There isn't a credit investor on earth who has never heard of Oaktree. Howard Marks' firm is legendary in the distressed debt world, and his frequent writings have become the debt investor's bible. But Oaktree apparently saw something in Fifth Street, as it paid a very high price to run two of the most troubled BDCs on the market, roughly $320 million in all. 

In the pitch to Fifth Street Finance's shareholders, Oaktree said the BDCs could benefit from being part of the Oaktree platform when it was folded into the direct lending strategy. It's a relatively new business line for Oaktree, which started making private loans in 2012. Its U.S. private debt funds had all of $922 million of net assets under management at the end of the most recent quarter. Even after taking an ax to the portfolio, Oaktree Specialty Lending (which wasn't included in the $922 million figure) had a net asset value of approximately $877 million. The deal to manage Fifth Street's funds more than doubled its footprint when Oaktree Strategic Income (OCSI) is included.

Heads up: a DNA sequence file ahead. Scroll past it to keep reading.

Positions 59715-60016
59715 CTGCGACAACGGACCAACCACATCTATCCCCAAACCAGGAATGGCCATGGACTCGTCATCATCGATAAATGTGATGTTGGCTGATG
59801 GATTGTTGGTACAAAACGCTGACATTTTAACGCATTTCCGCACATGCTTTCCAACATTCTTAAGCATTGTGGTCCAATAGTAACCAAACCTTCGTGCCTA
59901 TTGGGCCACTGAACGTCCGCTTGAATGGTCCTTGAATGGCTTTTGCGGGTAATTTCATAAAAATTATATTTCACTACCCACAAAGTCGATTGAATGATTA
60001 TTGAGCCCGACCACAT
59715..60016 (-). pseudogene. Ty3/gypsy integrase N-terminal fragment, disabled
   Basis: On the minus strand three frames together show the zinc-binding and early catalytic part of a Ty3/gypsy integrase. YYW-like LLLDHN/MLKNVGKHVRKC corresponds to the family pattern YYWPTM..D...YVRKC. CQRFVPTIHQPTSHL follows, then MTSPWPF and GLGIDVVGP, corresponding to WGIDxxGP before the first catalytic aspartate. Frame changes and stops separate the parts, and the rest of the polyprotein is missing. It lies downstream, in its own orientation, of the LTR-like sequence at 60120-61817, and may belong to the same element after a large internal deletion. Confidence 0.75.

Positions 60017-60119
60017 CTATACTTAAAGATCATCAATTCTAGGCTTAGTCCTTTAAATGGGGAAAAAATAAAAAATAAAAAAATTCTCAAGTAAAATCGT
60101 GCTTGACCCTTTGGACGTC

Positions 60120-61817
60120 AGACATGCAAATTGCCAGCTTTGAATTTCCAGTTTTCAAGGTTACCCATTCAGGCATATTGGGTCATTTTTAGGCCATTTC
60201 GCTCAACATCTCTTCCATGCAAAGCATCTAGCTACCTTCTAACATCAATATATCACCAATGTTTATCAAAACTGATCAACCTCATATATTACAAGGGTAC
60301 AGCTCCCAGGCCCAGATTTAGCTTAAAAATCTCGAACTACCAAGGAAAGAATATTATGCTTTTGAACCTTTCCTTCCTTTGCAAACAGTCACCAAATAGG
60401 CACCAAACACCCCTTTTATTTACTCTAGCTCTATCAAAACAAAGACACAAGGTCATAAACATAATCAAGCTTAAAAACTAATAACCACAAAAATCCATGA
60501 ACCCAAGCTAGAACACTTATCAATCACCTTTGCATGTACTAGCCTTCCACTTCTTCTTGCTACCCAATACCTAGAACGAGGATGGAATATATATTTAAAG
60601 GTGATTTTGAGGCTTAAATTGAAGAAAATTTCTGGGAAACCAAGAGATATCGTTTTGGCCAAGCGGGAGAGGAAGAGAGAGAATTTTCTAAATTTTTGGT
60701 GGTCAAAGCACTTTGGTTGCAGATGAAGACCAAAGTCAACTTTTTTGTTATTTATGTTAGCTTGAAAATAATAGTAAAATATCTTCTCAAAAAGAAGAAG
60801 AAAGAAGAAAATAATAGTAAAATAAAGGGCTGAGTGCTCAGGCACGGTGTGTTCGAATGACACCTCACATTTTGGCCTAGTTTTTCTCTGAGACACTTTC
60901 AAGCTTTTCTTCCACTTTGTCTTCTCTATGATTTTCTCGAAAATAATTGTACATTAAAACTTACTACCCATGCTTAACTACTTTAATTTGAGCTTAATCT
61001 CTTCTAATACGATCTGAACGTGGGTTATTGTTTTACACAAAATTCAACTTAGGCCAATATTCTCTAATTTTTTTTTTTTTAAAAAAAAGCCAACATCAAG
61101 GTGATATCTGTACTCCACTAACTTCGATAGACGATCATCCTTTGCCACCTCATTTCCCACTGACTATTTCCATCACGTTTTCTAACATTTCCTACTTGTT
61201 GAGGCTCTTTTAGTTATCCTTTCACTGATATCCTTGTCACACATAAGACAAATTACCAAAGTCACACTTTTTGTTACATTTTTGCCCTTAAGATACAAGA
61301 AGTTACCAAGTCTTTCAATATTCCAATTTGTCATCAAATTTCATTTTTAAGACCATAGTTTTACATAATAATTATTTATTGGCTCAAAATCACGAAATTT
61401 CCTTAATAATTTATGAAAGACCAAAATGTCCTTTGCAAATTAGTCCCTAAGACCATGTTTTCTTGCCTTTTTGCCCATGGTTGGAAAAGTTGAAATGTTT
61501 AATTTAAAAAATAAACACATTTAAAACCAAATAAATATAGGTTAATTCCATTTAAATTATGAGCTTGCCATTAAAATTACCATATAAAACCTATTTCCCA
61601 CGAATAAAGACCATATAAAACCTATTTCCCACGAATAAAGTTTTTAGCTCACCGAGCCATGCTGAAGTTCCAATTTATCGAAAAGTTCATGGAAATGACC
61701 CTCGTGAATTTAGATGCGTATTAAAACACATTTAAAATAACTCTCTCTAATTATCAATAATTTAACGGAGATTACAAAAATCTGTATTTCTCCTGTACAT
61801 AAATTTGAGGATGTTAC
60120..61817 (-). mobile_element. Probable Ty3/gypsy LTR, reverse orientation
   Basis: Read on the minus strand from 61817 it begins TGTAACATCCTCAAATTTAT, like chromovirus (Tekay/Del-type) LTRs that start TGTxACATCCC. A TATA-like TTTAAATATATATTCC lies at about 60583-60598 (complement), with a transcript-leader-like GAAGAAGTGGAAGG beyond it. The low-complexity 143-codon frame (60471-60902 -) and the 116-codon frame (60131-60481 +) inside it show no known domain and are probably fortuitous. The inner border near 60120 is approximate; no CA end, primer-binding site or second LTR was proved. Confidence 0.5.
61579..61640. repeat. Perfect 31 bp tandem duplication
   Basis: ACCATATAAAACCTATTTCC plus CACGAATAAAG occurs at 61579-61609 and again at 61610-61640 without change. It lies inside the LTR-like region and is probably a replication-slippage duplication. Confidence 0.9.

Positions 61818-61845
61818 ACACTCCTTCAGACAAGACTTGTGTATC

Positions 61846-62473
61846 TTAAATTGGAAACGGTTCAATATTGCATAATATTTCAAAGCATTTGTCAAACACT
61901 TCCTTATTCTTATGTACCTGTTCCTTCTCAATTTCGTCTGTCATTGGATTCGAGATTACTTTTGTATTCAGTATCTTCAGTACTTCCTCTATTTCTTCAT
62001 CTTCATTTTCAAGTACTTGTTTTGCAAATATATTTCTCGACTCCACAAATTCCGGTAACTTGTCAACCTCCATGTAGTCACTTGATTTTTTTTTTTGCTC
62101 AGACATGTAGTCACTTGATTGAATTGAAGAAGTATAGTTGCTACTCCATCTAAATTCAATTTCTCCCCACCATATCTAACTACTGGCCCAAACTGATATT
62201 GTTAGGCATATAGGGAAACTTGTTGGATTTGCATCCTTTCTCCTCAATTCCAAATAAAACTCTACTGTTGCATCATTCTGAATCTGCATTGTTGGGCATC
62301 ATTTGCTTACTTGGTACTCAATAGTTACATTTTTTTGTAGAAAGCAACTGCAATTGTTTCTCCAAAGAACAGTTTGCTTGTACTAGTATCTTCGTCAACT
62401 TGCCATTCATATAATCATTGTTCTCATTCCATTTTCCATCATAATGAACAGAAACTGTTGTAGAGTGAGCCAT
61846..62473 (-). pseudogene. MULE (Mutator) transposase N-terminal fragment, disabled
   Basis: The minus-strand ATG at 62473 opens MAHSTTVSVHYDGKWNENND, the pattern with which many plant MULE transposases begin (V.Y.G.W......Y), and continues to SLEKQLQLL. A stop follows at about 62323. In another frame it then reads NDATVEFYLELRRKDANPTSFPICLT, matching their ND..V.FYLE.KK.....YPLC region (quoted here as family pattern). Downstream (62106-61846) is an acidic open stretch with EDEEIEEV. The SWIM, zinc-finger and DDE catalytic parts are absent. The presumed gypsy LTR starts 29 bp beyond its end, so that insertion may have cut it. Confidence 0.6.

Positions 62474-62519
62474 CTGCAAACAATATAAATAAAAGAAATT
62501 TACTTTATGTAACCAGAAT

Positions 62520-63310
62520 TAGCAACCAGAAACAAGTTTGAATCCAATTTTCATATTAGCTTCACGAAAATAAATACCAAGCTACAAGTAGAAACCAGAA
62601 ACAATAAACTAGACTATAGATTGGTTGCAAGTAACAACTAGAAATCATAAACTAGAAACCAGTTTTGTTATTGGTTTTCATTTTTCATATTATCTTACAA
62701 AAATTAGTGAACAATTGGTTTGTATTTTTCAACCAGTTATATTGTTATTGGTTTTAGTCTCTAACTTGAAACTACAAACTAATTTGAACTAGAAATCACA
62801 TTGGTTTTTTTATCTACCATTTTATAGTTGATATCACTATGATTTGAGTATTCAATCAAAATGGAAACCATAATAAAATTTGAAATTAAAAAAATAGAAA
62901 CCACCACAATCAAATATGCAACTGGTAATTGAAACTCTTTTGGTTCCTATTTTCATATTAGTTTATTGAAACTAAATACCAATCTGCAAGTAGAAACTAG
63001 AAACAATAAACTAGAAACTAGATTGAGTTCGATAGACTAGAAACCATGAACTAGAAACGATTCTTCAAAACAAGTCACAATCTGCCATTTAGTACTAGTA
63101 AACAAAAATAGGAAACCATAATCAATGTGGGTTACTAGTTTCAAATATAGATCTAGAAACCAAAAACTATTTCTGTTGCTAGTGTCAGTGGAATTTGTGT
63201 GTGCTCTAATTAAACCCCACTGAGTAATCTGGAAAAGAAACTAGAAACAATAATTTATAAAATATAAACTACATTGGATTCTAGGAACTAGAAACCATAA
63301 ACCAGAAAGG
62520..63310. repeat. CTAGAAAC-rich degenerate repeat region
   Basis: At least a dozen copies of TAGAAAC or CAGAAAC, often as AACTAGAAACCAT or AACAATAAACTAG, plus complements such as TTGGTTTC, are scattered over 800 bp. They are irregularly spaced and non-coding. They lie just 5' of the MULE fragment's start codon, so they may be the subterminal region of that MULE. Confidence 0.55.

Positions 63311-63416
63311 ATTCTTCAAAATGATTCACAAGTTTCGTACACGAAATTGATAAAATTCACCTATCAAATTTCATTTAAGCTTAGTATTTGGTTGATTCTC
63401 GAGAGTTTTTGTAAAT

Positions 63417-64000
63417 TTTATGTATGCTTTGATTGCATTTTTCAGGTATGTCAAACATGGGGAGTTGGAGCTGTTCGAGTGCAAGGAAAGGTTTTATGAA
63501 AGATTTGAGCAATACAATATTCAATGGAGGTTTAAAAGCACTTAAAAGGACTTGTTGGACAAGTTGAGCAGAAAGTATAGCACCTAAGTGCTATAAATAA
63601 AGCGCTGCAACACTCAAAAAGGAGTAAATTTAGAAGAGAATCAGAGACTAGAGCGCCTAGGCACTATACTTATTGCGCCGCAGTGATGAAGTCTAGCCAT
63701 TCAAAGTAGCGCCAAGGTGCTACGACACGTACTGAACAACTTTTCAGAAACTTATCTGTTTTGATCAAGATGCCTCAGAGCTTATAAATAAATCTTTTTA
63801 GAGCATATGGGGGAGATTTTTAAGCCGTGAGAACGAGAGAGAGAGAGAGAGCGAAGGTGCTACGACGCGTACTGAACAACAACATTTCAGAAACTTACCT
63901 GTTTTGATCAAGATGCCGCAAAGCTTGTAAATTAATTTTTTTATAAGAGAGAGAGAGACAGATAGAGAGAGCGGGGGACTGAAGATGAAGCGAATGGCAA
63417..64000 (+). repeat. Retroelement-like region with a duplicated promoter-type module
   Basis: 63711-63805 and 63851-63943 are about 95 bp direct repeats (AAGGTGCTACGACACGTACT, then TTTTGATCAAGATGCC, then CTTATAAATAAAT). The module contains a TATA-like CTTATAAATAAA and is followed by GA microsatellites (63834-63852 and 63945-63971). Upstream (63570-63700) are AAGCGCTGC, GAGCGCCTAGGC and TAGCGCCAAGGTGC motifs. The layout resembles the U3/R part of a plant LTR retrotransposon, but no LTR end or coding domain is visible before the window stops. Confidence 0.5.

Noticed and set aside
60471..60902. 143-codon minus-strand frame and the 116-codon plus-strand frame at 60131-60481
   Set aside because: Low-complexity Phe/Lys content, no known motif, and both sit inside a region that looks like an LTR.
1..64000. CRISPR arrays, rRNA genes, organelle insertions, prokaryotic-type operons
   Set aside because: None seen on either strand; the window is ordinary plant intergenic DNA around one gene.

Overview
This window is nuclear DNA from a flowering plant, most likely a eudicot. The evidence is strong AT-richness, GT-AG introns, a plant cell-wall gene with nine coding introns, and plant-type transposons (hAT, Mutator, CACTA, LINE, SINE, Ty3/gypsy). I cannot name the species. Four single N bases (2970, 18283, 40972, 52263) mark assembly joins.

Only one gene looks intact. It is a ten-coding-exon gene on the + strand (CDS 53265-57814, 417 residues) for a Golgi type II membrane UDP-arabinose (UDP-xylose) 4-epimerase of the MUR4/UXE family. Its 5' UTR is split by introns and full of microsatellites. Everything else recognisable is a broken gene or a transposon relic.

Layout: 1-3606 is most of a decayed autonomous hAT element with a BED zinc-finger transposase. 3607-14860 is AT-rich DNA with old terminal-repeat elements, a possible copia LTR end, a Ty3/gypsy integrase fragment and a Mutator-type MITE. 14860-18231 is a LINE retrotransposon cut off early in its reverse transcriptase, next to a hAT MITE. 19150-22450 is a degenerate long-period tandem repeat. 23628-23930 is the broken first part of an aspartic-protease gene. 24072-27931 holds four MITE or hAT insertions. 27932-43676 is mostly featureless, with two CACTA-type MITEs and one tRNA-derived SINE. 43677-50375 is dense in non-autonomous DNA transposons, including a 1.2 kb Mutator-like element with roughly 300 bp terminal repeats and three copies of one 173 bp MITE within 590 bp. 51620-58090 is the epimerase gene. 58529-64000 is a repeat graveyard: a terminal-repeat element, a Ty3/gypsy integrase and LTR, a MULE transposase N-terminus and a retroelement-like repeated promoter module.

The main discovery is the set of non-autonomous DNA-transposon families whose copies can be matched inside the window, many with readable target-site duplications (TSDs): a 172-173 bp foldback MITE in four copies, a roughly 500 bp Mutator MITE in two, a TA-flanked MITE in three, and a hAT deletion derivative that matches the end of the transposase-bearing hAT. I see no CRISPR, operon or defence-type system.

Assets are just one way to measure the size of an investment firm. Head count is another. It's notable to me that of the 11 nonexecutive investment professionals listed on Oaktree Specialty Lending website, three are ex-Fifth Street Asset Management employees. Together with two other Oaktree employees, they form the five-member group that operates out of a New York office. There is a lot of Fifth Street in these Oaktree-branded BDCs.

Oaktree brings a lot of credibility and cache, but direct lending is a pretty new ballgame for one of Wall Street's most respected distressed debt shops. A friendly name isn't a reason for investors to let their guard down.